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Law | Law and Economics


Because the quickest, simplest way for a financial institution to increase its profitability is to increase its leverage, an enduring tension will exist between regulators and systemically significant financial institutions over the issues of risk and leverage. Many have suggested that the 2008 financial crisis erupted because flawed systems of executive compensation induced financial institutions to increase leverage and accept undue risk. But that begs the question why such compensation formulas were adopted. Growing evidence suggests that shareholders favored these formulas to induce managers to accept higher risk and leverage. Shareholder pressure, then, is a factor that could cause the failure of a systemically significant financial institution.

What then can be done to prevent future such failures? The Dodd- Frank Act invests heavily in preventive control and regulatory oversight, but this Article argues that the political economy of financial regulation ensures that there will be an eventual relaxation of regulatory oversight (the regulatory sine curve). Moreover, the Dodd-Frank Act significantly reduces the ability of financial regulators to effect a bailout of a distressed financial institution and largely compels them to subject such an institution to a forced receivership and liquidation under the auspices of the Federal Deposit Insurance Corporation. But the political will to impose such a liquidation remains in doubt, both in the United States and in Europe.

If bailouts are to be ended, something must replace them, beyond relying on the wisdom of regulators. Because financial institutions are inherently fragile and liquidity crises predictable, this Article proposes a "bail-in" alternative: namely, a system of "contingent capital" under which, at predefined points, a significant percentage of a major financial institution's debt securities would convert into an equity security. However, unlike earlier proposals for contingent capital, the conversion would be on a gradual, incremental basis, and the debt would convert to a senior, nonconvertible preferred stock with cumulative dividends and voting rights. The intent of this design is (1) to dilute the equity in a manner that deters excessive risk taking, (2) to create a class of voting preferred shareholders who would be rationally risk averse and would resist common shareholder pressure for increased leverage and risk taking, and (3) to avoid an "all or nothing" transition, which may evoke political resistance and bureaucratic indecision, by instead structuring a more incremental change.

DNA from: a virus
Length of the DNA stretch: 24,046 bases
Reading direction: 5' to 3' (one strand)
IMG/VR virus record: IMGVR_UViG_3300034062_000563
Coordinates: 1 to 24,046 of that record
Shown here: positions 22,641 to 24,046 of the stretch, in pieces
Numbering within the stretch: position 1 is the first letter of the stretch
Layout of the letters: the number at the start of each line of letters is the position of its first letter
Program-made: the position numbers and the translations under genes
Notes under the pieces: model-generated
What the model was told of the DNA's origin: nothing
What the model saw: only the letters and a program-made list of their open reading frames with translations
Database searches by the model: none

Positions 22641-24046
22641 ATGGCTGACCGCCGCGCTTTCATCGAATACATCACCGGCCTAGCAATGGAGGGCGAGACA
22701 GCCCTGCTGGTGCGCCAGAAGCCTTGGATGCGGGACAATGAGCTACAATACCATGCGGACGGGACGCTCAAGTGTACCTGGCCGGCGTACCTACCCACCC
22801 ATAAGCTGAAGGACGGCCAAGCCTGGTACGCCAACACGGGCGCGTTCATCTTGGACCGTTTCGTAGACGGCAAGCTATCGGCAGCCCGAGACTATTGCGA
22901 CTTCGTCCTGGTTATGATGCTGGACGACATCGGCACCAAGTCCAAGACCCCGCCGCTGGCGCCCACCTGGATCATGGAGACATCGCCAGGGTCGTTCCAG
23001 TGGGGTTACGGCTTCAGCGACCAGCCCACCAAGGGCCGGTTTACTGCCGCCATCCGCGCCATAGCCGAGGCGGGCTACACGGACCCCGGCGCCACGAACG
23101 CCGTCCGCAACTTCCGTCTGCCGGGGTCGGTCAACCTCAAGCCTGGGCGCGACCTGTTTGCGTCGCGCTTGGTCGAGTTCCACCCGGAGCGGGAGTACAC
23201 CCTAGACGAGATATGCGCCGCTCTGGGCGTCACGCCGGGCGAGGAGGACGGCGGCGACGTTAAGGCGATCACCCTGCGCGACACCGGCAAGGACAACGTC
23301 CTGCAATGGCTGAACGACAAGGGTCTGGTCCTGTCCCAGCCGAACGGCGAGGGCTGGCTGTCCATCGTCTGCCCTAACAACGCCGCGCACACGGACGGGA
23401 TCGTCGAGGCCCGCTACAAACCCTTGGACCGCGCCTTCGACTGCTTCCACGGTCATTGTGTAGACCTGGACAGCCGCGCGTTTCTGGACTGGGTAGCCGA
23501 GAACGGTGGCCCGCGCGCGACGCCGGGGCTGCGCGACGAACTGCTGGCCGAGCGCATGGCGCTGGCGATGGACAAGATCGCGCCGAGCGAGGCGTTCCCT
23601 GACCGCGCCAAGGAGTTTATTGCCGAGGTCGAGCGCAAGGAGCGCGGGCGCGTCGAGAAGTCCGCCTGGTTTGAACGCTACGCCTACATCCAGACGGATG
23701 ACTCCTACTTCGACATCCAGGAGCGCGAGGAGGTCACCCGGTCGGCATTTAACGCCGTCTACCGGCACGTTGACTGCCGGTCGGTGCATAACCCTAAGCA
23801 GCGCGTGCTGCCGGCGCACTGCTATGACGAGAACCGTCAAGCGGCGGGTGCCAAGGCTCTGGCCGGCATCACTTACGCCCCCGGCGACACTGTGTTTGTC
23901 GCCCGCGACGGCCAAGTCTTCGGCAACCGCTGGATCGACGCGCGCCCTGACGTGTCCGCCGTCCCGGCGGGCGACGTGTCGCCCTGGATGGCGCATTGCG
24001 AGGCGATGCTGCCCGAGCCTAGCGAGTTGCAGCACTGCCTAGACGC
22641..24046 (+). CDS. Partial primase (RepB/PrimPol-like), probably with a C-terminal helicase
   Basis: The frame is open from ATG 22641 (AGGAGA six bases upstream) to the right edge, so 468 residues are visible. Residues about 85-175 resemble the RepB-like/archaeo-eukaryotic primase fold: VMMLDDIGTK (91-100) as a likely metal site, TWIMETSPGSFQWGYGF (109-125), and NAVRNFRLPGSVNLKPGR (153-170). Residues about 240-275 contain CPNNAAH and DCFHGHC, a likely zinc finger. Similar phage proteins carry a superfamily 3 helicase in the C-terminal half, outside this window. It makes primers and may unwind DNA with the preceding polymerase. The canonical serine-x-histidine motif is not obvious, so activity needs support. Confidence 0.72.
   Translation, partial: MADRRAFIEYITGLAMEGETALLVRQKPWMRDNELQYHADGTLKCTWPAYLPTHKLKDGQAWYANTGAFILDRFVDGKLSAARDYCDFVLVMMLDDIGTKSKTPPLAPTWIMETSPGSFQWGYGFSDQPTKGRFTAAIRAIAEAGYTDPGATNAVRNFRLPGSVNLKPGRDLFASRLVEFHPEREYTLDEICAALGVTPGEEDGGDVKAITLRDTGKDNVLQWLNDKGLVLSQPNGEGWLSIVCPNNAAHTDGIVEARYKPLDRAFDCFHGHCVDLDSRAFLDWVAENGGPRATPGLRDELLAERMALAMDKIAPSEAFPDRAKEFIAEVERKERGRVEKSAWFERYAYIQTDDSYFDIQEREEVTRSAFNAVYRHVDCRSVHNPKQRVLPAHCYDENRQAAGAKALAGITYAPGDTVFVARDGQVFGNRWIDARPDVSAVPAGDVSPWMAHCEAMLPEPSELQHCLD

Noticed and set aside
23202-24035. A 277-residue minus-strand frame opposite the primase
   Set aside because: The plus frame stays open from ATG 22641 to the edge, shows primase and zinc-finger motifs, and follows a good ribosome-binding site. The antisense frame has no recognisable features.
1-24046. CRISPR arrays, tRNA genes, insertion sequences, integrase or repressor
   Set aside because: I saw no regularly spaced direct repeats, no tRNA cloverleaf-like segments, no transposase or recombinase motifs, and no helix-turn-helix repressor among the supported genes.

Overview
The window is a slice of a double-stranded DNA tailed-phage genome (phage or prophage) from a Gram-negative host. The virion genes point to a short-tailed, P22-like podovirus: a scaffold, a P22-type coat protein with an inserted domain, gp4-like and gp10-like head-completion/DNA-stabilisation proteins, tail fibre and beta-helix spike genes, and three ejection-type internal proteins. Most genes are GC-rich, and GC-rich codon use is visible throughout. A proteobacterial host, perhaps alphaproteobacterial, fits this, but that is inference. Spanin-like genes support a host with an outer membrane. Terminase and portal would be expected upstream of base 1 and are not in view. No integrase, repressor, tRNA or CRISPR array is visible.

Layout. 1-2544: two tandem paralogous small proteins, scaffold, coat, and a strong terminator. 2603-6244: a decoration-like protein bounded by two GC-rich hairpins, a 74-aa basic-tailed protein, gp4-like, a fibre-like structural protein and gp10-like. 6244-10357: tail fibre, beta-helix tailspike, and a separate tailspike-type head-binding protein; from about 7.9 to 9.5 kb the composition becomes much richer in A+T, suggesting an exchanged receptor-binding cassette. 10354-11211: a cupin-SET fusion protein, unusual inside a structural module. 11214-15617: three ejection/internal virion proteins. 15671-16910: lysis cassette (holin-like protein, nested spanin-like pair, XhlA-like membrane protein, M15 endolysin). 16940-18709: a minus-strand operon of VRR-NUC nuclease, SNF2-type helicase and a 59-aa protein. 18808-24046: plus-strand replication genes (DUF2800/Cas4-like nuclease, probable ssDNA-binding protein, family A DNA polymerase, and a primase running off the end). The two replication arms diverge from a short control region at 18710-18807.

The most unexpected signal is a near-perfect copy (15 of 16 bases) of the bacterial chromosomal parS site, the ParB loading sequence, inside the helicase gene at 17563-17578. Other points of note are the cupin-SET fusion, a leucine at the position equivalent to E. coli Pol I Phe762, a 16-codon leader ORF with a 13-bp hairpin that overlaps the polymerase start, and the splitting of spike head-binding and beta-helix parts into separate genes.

More generally, in the belief that reliance on enhanced agency oversight will likely produce an ad hoc and politically contingent system of regulation (and thus significant disparities in treatment), this Article recommends, as a supplementary strategy, the use of objective market-based benchmarks that are embedded in the financial institution's corporate governance. It argues that such controls are less subject to political exigencies and more able to provide the economic shock absorber and loss absorbency that an effective response to systemic risk requires.